2006-06-03

The annual ritual: pentagon's new report (updated)

I usually do not have much to say about these old whines repackaged in new bottles. But other than the rhetorics (figure inflation and 'intransparency' aka 'show me your underwears'), the summary and the China's Strategy sections are actually pretty good. The recognition of the '24 characters' and the translation of the added phrase shows that pentagon actually gets what China's objectives are. The number of pages it spent on strategy showed a genuine interest in understanding China. It is a good thing for both the US and China. Hopefully this would finally lead to true understanding and mutual trust. For this, I would praise the new report.

Anyway, since it is inevitable that someone would ask my view and I have talked so much about an abstract term called "strategy" (even though strategy does not neccessarily apply to military, and increasingly less so), I feel obliged to create a post, even if that means borrowing other people's good stuff.
I haven't finished the long-wnded report myself. Here are some notes in the more important chapters (0-3)
  • 0) Excutive summary: pretty standard, and quite a fair summary. Except the last 2 paragraphs where it raised the same rhetoric question of China's intention, despite the fact that the answer lies a few paragraphs above (Taiwan)
  • 1) Key dev/China' grand strategy: some pretty obvious inaccuracy (intentional biase?) here, on East Sea dispute with Japan. Chinese drilling was on undisputed area. Pentagon made a mistake in saying that the drilling in on the disputed area. The implication on who is stepping over the line is totally changed.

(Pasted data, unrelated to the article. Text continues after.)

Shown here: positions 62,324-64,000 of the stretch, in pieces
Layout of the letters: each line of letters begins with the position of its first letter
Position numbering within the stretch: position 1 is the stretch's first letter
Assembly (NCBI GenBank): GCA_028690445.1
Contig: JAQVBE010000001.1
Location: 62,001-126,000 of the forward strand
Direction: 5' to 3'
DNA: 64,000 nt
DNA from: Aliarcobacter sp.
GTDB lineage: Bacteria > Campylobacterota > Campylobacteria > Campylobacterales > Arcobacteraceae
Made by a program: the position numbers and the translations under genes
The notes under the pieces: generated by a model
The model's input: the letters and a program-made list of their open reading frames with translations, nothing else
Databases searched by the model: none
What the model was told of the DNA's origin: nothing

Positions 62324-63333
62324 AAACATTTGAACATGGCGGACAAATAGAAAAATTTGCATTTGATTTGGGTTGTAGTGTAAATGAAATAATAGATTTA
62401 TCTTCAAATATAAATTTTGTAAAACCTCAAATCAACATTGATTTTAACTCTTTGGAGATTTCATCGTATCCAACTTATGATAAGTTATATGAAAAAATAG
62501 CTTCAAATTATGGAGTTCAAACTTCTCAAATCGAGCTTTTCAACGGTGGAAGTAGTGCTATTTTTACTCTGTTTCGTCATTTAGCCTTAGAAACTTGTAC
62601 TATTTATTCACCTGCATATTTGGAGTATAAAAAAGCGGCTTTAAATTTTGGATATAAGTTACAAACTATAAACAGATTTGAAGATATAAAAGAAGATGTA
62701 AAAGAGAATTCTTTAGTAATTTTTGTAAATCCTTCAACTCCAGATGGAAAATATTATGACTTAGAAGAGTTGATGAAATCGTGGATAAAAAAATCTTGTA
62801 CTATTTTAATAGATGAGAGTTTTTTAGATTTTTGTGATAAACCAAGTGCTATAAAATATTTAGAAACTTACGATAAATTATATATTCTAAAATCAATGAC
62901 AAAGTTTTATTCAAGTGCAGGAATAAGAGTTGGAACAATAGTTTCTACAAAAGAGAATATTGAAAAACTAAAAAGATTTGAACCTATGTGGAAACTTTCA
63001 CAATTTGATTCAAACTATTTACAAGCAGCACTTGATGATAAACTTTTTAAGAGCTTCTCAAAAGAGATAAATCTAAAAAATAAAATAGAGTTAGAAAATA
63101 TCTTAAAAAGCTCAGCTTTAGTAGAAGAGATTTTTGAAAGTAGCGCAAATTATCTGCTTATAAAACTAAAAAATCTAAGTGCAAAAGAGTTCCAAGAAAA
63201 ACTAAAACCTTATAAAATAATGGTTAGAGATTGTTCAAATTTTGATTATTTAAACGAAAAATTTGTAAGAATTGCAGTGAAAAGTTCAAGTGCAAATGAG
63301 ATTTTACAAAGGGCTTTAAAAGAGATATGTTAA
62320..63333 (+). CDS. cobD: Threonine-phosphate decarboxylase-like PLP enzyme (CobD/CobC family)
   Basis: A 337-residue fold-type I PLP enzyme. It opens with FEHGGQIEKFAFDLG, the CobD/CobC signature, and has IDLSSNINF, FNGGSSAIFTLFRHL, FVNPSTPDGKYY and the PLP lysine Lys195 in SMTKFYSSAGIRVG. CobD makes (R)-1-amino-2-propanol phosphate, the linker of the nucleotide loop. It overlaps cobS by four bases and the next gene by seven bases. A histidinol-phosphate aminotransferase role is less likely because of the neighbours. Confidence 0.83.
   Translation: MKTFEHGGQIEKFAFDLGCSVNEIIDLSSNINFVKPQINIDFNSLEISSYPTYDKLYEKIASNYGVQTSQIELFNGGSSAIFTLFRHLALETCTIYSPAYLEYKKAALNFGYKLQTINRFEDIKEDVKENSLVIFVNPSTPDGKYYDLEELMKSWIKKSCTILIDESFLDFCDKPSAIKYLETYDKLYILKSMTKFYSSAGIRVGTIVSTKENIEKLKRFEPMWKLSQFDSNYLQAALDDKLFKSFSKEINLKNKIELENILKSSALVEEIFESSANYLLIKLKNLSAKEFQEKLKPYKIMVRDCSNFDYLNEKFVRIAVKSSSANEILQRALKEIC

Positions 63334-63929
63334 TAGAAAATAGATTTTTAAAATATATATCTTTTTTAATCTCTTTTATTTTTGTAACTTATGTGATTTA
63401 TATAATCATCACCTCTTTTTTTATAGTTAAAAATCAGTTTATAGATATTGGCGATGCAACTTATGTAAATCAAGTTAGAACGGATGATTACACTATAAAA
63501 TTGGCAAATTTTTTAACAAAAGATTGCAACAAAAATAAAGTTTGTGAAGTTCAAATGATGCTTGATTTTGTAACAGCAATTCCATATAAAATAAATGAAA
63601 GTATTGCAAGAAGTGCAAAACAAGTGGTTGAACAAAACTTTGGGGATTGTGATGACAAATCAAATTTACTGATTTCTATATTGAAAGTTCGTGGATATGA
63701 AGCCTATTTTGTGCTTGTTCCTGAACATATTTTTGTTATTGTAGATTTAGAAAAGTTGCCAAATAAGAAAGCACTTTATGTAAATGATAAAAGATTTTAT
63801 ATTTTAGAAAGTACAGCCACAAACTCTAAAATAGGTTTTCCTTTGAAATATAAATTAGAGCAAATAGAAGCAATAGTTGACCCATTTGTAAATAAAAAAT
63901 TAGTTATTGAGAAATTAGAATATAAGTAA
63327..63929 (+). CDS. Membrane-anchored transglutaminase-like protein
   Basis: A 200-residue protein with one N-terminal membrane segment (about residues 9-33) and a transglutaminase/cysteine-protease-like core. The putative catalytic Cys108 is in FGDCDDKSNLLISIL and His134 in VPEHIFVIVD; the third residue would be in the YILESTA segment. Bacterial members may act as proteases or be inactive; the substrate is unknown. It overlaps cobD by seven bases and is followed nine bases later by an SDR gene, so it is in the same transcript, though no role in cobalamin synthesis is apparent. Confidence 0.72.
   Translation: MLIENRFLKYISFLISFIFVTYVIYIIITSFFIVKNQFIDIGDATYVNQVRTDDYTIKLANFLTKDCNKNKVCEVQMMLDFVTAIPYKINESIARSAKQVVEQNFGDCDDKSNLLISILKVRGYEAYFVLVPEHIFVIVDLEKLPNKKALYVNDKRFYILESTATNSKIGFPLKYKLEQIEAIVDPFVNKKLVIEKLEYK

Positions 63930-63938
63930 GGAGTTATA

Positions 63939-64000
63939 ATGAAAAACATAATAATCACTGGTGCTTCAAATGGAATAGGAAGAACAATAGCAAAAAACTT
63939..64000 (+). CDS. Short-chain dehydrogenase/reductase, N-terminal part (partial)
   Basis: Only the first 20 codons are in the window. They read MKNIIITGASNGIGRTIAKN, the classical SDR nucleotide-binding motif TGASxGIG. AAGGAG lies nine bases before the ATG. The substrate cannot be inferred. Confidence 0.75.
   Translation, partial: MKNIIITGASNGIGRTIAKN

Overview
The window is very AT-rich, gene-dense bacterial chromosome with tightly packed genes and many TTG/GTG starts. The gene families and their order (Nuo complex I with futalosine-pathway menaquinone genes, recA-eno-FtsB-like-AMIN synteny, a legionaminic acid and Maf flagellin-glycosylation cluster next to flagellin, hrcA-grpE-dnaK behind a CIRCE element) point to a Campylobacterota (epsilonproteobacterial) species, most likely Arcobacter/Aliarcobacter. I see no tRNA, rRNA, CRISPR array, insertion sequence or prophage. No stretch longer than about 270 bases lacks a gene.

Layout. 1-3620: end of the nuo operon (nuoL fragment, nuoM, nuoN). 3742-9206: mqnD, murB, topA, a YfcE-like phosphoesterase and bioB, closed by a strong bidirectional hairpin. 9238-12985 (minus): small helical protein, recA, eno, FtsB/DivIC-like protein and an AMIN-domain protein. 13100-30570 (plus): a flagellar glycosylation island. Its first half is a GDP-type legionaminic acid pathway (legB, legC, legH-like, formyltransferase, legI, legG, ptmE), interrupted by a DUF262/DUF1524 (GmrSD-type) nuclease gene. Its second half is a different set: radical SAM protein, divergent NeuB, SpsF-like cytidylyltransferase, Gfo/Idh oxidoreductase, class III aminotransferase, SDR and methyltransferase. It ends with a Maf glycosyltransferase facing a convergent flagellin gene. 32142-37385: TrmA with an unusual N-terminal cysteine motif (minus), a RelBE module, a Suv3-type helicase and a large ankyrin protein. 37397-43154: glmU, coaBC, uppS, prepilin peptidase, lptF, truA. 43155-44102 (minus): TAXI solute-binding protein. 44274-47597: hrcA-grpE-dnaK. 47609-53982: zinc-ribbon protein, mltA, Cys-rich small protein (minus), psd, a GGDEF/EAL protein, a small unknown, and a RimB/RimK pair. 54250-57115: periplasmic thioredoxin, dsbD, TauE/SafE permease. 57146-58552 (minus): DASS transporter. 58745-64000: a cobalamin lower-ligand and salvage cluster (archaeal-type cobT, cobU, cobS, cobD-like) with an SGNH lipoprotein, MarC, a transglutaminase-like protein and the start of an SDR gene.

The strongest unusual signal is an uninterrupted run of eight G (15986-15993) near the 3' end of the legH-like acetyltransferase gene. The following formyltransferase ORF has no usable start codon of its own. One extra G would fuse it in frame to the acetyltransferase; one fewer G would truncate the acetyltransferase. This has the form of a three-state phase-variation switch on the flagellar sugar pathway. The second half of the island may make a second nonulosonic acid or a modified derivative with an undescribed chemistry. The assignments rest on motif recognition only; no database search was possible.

• 2) Understanding China's Strategy: it is worth noting that despite the rhetoric on China's increase in military spending, it fairly noted that such increase "lagged behind the growth in overall government expenditure over the same time".
  • 3) China's doctrine: many inaccuracies here:
    • a) Korea: China did feel the threat.
    • b) India 1962: it was 100% self defense. The report irresponsibly confused active defense in the tactical sense with agressive offense.
    • It also tried to justify the "intransparency" accusation with ancient Chinese 'statecraft'. But it made a big mistake that these statecraft has always been part of China's culture and logically emphasized in military schools. In fact, they are also studied in almost every country, including West Point. -- the biggest mistake is the Pentagon naively equates Chinese statecraft with "deceptive trick" (probably based on Pillsbury's imagination). In reality, wars in China before Sun Zi were like the Incas before Pizzaro. Deception was not part of military tactics and was widely despised of. Chinese statecraft contains a lot more than deception, though 'deception' was widely exaggerated given such historical background
    • One regretable miss, for such an elaborated report, is the threat of terrorism China faces. It is not US that faces terrorism alone in the world. Next time US asks China to cooperate on Afghanistan (Iran!), China would probably ask for the Taliban Uyghur members it turned over to Albania
There are some very good comments from the blogosphere,
  • Joseph Wang (May 23 entry: no permalink?) is not sure whether it is confused or clueless (or pretending to be confused?). In additional, Joseph re-iterated Sun Tze's doctrine on strategy,
    • "China has realized for the last two thousand years that military matters, foreign policy, domestic policy, and economics are not separate realms"